Brees, Manning can fling it, no matter down, distance or defense

FORT LAUDERDALE, Fla. -- Quarterback is the most important position on the field, and luckily for the New Orleans Saints and Indianapolis Colts, they have two of the best in the NFL. Drew Brees and Peyton Manning are classic drop-back passers, so yet another Super Bowl has arrived without any sign of a run-around, "athlete"-type QB taking his team to the championship.

Brees and Manning have similar launch points, with most throws coming between the tackles and, more likely than not, between the guards. They want to beat defenses with a quick read of coverages and an even quicker release of the ball with pinpoint accuracy.

Defensive coordinators Larry Coyer (Colts) and Gregg Williams (Saints) must try to stop these quarterbacks by disguising enough coverages and pressure calls without being caught. If Manning or Brees see what the defense is doing, they will dissect it. Combined, these two surgeons posted 16 300-yard passing games (Manning nine, Brees seven) en route to Super Bowl XLIV.

Examining their first-down passing numbers reveals how difficult it is to slow down these quarterbacks. Both the Saints and Colts have run the ball more than they've thrown it on first down, but Brees and Manning still have enjoyed great passing success. The Colts are 54 percent run and 46 percent pass on first downs, but Manning has completed 66 percent of his throws for 12 touchdowns and seven interceptions with just four sacks. The Saints are 55 percent run and 45 percent pass on first downs, but Brees has completed 71 percent of his throws for 18 touchdowns and just two interceptions with seven sacks. That means the defenses will be challenged to blitz on first down.

The Colts have blitzed on first down just 13 percent of the time this season, and I'd be surprised to see that tendency rise after Coyer examines Brees on film. That said, Coyer may have to blitz a little more throughout if defensive end Dwight Freeney can't play, as has been reported. Clint Session could be the linebacker Coyer uses if he chooses to blitz more.

Brees has thrown a touchdown pass once every 12 first-down attempts this season. Compounding matters is the fact the Saints scored 28 first-quarter points in their two previous playoff games, so I expect the Colts to try to keep the offense in front of them on early downs as well as early in the game.

The Saints' defense is much more aggressive on first down. It has called for pressure on 45 percent of first downs, and that number only grows on other downs and distances. But as Archie Manning once told me about his son, "He's kind of like a hunting dog, always sniffing for that blitz." Manning surely will look for pressure on first downs, so the Saints must be careful.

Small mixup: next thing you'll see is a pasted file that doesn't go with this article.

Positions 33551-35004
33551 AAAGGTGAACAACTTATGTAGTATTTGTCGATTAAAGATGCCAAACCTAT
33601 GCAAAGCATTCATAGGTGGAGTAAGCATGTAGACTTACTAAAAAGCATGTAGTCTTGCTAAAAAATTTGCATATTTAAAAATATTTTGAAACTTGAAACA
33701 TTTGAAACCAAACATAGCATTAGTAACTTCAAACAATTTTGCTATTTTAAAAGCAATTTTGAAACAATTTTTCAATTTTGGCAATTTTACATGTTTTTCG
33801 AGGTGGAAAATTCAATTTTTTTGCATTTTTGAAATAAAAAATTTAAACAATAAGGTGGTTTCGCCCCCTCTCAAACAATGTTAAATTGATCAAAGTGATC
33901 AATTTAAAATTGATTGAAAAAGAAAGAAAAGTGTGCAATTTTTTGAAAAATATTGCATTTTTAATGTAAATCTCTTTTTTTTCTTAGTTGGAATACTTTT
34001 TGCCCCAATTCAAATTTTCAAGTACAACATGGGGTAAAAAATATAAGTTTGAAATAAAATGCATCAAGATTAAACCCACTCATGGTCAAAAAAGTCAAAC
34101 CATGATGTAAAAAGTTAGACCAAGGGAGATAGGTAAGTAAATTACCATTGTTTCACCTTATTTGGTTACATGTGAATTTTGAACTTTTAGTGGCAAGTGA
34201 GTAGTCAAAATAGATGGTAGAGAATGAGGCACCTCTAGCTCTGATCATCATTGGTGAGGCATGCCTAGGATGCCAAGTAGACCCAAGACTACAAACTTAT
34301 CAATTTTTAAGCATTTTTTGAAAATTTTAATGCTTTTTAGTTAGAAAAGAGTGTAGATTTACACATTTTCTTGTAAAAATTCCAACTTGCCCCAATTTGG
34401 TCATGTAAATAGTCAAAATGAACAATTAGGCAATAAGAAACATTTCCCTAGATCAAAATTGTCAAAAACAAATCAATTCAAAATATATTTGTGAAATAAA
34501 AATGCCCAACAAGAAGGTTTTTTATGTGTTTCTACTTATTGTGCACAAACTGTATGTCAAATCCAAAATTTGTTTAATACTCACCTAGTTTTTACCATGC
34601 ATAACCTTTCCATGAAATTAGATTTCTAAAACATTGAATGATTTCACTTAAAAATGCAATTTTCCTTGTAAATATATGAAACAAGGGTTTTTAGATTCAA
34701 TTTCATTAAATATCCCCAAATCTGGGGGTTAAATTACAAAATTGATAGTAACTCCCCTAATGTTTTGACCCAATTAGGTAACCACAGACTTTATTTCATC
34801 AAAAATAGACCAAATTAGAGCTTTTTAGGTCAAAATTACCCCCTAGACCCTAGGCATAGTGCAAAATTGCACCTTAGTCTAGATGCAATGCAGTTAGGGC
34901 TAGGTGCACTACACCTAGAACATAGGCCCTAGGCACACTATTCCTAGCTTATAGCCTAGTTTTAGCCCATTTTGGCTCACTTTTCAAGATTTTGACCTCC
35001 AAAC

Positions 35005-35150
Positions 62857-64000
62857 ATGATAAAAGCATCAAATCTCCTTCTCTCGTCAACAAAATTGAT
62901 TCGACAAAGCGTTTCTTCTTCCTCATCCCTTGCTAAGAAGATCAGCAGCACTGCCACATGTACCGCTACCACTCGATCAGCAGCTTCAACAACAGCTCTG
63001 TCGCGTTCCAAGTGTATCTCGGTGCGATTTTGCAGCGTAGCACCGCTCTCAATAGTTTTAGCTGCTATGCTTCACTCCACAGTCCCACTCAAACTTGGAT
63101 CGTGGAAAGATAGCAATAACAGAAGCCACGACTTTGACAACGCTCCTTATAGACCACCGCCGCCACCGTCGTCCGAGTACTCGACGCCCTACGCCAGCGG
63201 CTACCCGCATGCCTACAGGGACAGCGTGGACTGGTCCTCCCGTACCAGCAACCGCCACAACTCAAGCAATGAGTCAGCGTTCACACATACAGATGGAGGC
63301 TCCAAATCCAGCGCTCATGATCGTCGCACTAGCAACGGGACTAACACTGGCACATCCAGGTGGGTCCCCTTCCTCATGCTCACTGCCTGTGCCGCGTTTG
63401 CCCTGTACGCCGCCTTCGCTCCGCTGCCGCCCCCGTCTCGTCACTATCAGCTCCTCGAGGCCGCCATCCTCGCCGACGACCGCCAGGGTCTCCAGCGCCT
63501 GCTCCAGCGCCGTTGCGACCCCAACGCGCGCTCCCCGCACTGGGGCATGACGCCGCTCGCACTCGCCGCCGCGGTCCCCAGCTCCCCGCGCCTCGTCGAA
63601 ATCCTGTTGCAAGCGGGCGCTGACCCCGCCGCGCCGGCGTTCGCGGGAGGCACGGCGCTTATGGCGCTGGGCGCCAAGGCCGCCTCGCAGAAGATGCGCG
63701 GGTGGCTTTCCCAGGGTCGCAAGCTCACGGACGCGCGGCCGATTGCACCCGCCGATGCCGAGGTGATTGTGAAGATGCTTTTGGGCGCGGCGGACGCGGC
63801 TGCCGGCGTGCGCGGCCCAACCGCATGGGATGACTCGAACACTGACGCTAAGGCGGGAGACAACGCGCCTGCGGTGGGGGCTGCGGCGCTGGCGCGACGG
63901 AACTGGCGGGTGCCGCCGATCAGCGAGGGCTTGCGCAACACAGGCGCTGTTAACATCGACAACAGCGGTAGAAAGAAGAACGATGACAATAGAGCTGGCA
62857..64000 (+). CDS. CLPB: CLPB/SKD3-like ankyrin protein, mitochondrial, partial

Third down -- also known as the money down -- is a critical spot to study these QBs. Manning has a slight edge on this down, completing 71 percent of his throws and being sacked just three times in 149 pass plays during the regular season. He has been sacked only once in 19 third-down pass plays during the playoffs. Brees connected on 64 percent of his third-down passes during the regular season and hasn't been sacked once in 18 third-down throws during the playoffs.

Part of the reason for the high third-down conversion rates is that both QBs rely on the short passing game to move the chains. Combined, Brees and Manning have converted 11 third downs with passes of less than 10 yards, making it tough for defenses to send pressure that will reach the quarterback in time. Look for the shotgun, three-step pass game, which will likely put a lot of defenders working near the first-down marker.

The conflict for Williams is that his attacking Saints defense has blitzed on 55 percent of all third downs with a good degree of success, but Manning has two weeks to prepare for it. Therefore, Williams probably will have to settle for hits on Manning to disrupt his timing as much as anything else. The Saints administered a beating on Minnesota Vikings quarterback Brett Favre during the NFC Championship Game, but a few of those hits could have drawn penalty flags. It wouldn't be surprising to see a few early flags in the Super Bowl if Manning is hit like Favre was.

Manning clearly relies on the pass more than Brees does. Manning has run 87 pass plays in his two playoff games, completing 56 throws for 623 yards, five touchdowns and one interception with four sacks. The Saints must mix up their defensive calls for the probable 40-plus passes from Manning. Brees has called 64 pass plays -- nearly 12 less per playoff game than Manning -- and his six touchdowns with no interceptions and only one sack are machine-like. Colts defensive end Robert Mathis needs to change the clock in Brees' head or he will find a tough-to-stop rhythm. With Freeney's status in doubt, Mathis could have more pressure to perform.

One thing the defenses don't have to worry about is Brees or Manning running. They have run the ball a combined seven times for minus-5 yards during the playoffs, and it's really just four times when you take away quarterback sneaks. The lack of a running threat means outside pass rushers will not be afraid to lose containment in order to get to the quarterback, making it tough for the offensive tackles to know if the defenders will rush inside or outside.

Brees checks down to his running backs slightly more than Manning does, and that's partly because the Saints have Reggie Bush. However, in certain game plans, Manning has gone to Joseph Addai enough that the Saints' linebackers would be challenged if they drop too deep in zone coverage. Look for close to 75 passes to be attempted in this game, and about 600 yards combined from Brees and Manning.

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